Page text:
A curious title for an article I grant you.
“Of course people take illegal eviction seriously” I hear you say but I’m going to explain to you that this is not the case, by talking about the role of the police, the judiciary and parliament, so hang on to your hats.
Firstly, by way of context, its handy to know that Safer Renting work in partnership with the licensing and enforcement teams of 6 London boroughs (A seventh, Newham, was added just yesterday) and we have dealt with 152 illegal evictions (2 since the weekend) in just fourteen months, with a 42% increase since Lockdown began.
So illegal eviction is hardly a rare phenomenon. Extrapolate that over 32 London boroughs and you are probably looking at close on 1,000 in a year in London alone and those are just the ones that get picked up by organisations such as ours. We cant begin to guess at how many go unreported.
These are also just illegal eviction referrals. In many instances more than one renter has been evicted in any one reported case.
It’s a serious and pervasive problem.
It’s a commonly heard complaint that when called to protect a renter, the police will often refuse to attend, saying landlord and tenant disputes are civil matters and nothing to do with them.
If they do turn up they usually give the wrong advice, even siding with the landlord and in by no means rare cases, will actually assist the landlord with the eviction.
Regular readers know that we have been tackling this problem by designing a training course for the police and there are signs its really working in the Waltham Forest council district but so far nowhere else, where the main response is still a refusal to attend.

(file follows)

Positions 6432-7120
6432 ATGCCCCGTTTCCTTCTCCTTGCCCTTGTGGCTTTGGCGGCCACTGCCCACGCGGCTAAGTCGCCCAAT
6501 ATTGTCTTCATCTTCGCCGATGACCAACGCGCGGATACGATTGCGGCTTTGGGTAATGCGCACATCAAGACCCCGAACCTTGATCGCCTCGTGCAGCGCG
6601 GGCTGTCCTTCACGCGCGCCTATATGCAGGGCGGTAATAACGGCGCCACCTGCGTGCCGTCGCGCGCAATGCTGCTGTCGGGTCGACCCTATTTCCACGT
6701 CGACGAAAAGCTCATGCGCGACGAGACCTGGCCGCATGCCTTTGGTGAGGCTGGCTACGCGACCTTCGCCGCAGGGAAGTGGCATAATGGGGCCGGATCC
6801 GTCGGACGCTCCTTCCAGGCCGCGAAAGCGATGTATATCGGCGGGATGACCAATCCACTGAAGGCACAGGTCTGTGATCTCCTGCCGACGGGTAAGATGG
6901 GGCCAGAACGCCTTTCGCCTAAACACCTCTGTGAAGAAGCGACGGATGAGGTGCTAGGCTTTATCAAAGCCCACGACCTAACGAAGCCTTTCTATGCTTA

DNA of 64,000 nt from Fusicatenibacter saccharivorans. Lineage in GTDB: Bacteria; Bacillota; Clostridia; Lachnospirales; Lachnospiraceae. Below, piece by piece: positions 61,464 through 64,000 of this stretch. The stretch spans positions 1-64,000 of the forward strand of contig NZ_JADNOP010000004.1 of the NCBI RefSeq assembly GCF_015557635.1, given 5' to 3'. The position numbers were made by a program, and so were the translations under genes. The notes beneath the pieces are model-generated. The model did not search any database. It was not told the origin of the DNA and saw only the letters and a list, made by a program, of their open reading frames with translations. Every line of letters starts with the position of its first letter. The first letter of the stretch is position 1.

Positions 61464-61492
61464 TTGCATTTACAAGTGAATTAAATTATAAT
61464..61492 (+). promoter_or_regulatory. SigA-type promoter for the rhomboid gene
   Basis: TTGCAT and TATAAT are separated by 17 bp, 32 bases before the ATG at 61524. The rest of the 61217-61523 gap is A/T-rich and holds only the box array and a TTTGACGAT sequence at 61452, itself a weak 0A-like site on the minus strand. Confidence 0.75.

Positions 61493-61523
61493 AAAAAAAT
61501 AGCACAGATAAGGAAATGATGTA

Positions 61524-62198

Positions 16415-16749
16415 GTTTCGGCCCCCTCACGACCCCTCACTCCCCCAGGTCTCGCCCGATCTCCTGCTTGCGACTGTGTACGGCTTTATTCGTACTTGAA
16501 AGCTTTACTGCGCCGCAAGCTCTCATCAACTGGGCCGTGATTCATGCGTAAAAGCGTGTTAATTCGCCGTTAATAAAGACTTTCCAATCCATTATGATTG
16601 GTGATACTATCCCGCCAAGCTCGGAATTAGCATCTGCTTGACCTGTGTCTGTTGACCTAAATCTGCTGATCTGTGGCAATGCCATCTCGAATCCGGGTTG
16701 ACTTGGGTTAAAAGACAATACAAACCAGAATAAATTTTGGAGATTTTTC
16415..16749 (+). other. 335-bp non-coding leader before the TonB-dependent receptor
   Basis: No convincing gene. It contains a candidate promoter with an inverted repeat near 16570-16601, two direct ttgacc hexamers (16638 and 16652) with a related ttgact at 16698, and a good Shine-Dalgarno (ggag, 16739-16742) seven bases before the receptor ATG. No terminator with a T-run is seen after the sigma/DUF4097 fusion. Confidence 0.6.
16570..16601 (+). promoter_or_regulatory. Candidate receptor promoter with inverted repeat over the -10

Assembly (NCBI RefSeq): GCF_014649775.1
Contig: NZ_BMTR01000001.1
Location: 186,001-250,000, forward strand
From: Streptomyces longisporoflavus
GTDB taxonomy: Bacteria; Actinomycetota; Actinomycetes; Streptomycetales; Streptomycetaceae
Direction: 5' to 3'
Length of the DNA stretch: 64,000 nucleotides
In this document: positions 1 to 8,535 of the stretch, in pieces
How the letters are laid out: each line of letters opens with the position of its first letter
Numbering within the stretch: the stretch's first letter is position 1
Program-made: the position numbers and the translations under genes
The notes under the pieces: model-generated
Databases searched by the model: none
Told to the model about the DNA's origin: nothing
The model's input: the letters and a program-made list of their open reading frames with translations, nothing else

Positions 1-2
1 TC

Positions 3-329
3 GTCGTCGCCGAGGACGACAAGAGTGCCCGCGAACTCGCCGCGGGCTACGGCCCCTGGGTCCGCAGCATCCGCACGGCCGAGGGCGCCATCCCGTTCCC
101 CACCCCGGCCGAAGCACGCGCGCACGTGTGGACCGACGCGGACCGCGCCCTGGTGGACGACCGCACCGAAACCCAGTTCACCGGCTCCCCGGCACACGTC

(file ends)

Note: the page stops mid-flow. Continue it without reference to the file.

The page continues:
The criminal judiciary:
Contrary to the police’s understanding, harassment and illegal eviction are criminal offences, punishable by a potentially unlimited fine and 2 years in prison and yet the reports coming back from the court records, shows that magistrates view illegal eviction about as seriously as the police do.
These are some snapshot reports of illegal eviction from just the last year alone:-
· Flintshire landlord Mr Gruffydd Edwards fined £1,040
· An un-named Northumbrian landlord fined £265.
· Oxford landlord Riasat Ali fined £180
· Swansea landlord Sean MacManus fined £105 for illegally evicting his tenant and depositing all of his possessions on his parent’s drive.
· Ms Suleaudu found guilty at Bristol Magistrates Court and fined £1,500
· Stoke landlord Amanda Burrow, fined £1,600 which included legal costs, so the level of the fine would be considerably lower.
· Clacton landlord Lisa Bottone, 12-month community service.
· Mr Sajjad Ahmed of Derby sentenced to a 16 week curfew.
Not a single one of those awards anywhere even close to what it should potentially be
Peterborough landlord, Jeffrey Reeve, who carried out an illegal eviction last year and whose tenant had to be hospitalised with hypothermia after sleeping outside, was given a pathetic conditional discharge by local Magistrates, a scandalous penalty.
The financial awards in some of these cases amount to around 1 week’s rent and considerably cheaper than the cost of obtaining a possession order, so you can assume that many of these landlords view the risk of a prosecution as being merely a sound financial decision.